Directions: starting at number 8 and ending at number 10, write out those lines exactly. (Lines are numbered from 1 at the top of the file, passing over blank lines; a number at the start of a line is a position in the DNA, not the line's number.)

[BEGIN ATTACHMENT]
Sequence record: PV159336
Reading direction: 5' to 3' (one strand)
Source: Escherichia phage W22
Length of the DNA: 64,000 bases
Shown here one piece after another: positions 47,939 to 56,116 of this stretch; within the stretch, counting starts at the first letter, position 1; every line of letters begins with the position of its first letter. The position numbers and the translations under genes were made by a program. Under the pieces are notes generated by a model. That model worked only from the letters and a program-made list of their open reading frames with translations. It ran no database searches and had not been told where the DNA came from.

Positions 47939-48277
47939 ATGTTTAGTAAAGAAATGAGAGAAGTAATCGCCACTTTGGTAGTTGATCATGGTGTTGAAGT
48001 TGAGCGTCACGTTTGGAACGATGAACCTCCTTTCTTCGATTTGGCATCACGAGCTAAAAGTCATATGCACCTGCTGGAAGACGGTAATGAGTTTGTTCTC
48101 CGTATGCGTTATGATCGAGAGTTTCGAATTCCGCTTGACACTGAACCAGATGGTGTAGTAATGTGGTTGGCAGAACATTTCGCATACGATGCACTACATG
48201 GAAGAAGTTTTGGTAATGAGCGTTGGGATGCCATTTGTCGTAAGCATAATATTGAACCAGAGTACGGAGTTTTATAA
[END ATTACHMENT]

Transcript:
48001 TGAGCGTCACGTTTGGAACGATGAACCTCCTTTCTTCGATTTGGCATCACGAGCTAAAAGTCATATGCACCTGCTGGAAGACGGTAATGAGTTTGTTCTC
48101 CGTATGCGTTATGATCGAGAGTTTCGAATTCCGCTTGACACTGAACCAGATGGTGTAGTAATGTGGTTGGCAGAACATTTCGCATACGATGCACTACATG
48201 GAAGAAGTTTTGGTAATGAGCGTTGGGATGCCATTTGTCGTAAGCATAATATTGAACCAGAGTACGGAGTTTTATAA